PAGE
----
Plaque size tool: an easy bioinformatics instrument for phage plaque size measurements

Issue 144 | September 17, 2021
10 min read
Capsid and Tail

Intermediate binary file with phage plaques processed by Plaque Size Tool. Photo credit: Ellina Trofimova.

This week, we’re featuring a post by Ellina Trofimova, software engineer-turned-MSc student at Macquarie University in Australia. She tells us about the Plaque Size Tool she’s developed, including how it came about and what it can do!

MAL Logo

Phage Futures EU 2021 returns in-person in Brussels, Belgium on November 23-24! The theme will be ‘Translating phage-based applications into clinically and commercially viable therapeutics’.

The ‘super earlybird’ deadline is Oct 1. And you can use code PHAGEDIRECTORY10 (or PD10) for a 10% discount!

Download the agenda here.

What’s New

Marion Bichet (Monash University, Australia) and colleagues published a protocol in Star Protocols for studying phage interactions with in vitro epithelial cell layers. They developed a simplified method for high-titer phage purification and cleanup and a comprehensive technique to look at phage-epithelial cell interaction under the microscope. They also describe the use of transwells to study microorganism transcytosis and whole-cell analysis for quantification of intracellular phage particles.

Epithelial cellsProtocol

Graça Pinto (University of Minho, Portugal) and colleagues published a research article in FEMS Microbiology ecology on the interactions of phage ace and shiga toxin-producing Escherichia coli during biocontrol. This work demonstrated that phage Ace is a safe biocontrol agent against STEC contamination and that the emergence of bacteriophage insensitive mutants did not represent a greater risk in environmental persistence and human pathogenicity.

Biocontrol agentProphageToxin

Andrzej Zielezinski (Adam Mickiewicz University, Poland) and colleagues published a new preprint describing PHIST, a fast and accurate prediction of prokaryotic hosts from metagenomic viral sequences.

Bioinformatics ToolHost predictionMetagenomicsPreprint

Ian Rambo (University of Texas Austin) and colleagues published a preprint on unique viruses that infect Archaea related to eukaryotes. Here they characterized seven viral genomes that infected Lokiarchaeota, Helarchaeota, and Thorarchaeota in deep-sea hydrothermal sediments.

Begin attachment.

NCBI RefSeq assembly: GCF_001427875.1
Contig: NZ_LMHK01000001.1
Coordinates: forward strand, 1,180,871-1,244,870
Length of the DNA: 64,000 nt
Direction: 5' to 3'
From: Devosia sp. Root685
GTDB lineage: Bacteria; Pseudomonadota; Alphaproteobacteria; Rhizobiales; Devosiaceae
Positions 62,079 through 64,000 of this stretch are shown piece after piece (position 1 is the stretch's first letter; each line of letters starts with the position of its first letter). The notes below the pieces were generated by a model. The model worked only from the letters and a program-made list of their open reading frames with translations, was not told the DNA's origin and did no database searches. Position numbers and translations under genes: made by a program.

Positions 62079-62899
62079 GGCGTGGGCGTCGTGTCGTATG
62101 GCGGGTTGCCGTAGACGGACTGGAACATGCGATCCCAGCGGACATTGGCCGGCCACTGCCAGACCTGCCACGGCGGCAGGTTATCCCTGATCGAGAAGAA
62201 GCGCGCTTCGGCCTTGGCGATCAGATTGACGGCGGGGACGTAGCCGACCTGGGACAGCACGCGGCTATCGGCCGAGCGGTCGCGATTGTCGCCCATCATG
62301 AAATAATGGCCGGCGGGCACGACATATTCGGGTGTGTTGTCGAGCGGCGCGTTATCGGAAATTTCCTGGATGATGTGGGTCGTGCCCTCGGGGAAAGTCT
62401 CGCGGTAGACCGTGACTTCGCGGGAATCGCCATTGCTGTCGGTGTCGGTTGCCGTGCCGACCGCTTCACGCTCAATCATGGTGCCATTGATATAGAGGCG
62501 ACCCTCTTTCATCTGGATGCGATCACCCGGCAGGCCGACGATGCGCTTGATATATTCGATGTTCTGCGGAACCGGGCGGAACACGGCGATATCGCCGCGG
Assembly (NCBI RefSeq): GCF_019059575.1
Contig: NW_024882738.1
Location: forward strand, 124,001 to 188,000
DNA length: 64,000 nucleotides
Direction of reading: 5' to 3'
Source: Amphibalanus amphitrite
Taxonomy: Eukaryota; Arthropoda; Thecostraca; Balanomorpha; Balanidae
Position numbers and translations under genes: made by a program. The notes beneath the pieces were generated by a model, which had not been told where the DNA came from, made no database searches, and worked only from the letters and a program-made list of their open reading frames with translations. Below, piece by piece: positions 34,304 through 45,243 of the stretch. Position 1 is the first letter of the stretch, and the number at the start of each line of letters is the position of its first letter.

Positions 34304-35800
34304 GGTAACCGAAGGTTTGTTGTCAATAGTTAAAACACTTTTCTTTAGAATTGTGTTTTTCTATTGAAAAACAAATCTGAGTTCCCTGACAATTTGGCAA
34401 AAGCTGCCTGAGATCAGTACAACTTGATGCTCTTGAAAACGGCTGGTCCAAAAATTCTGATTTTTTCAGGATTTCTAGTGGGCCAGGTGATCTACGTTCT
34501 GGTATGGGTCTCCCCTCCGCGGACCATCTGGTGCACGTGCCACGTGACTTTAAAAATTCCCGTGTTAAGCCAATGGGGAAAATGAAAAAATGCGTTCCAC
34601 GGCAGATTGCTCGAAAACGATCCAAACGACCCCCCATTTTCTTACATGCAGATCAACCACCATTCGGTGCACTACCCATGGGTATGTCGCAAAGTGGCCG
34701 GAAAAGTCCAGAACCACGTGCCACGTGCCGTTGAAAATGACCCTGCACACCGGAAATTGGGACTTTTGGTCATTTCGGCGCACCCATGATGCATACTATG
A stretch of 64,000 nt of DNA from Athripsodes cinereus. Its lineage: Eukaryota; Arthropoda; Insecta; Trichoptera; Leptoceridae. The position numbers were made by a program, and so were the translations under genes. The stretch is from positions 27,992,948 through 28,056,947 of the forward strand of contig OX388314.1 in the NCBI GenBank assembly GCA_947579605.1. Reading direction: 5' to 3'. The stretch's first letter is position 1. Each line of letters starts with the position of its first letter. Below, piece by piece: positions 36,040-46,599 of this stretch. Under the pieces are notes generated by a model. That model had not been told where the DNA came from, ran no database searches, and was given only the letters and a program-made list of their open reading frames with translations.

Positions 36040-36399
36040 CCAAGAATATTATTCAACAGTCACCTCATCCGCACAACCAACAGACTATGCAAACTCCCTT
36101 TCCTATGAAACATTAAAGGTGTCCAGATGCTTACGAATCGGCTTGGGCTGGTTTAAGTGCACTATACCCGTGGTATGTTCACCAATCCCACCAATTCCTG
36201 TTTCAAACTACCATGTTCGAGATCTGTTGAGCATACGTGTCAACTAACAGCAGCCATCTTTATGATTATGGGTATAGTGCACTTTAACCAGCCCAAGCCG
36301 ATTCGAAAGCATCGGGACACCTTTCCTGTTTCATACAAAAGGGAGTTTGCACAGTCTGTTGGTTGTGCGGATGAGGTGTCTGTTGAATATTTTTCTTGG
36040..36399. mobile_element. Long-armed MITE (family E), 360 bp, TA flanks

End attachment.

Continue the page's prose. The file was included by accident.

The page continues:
Deep sea ventsViral genome

Aisling Brady (University of Glasgow, UK) and colleagues published a review article in Annual Reviews of Microbiology on the molecular basis of lysis–lysogeny decisions in Gram-positive phages. They discuss a variety of mechanisms and the genetic organization of these systems.

LysogenyMolecular mechanisms

Latest Jobs

Gut viromeResearch ScientistVirome
The Quadram Institute Bioscience (QIB), based in Norwich, UK is hiring a Virome Research Scientist to study the intestinal virome and understanding the diversity and impact of viruses at key life stages during human development. The successful applicant will work with a number of phage researchers including the Carding, Adriaenssens and Clokie groups.
PhD projectPhage Therapy
The Iredell lab at the University of Sydney is seeking a PhD student to undertake research in phage therapy for intracellular pathogens.
Gut microbiotaPost DocViromics
The Shkoporov lab at APC Microbiome, Ireland is hiring a Post-Doctoral Researcher to work on a new project, PHAGENET, which involves investigating the role of phages in horizontal gene transfer in the human gut microbiome.
PhD projectPhage-host interactionsPost Doc
The Papenfort laboratory at the Friedrich Schiller University of Jena (Germany) studies gene regulation in microbial pathogens, and is recruiting postdocs and/or PhD students to employ genetic tools and synthetic RNAs to study phage-host interactions and identify and chracterize novel phage resistance mechansims.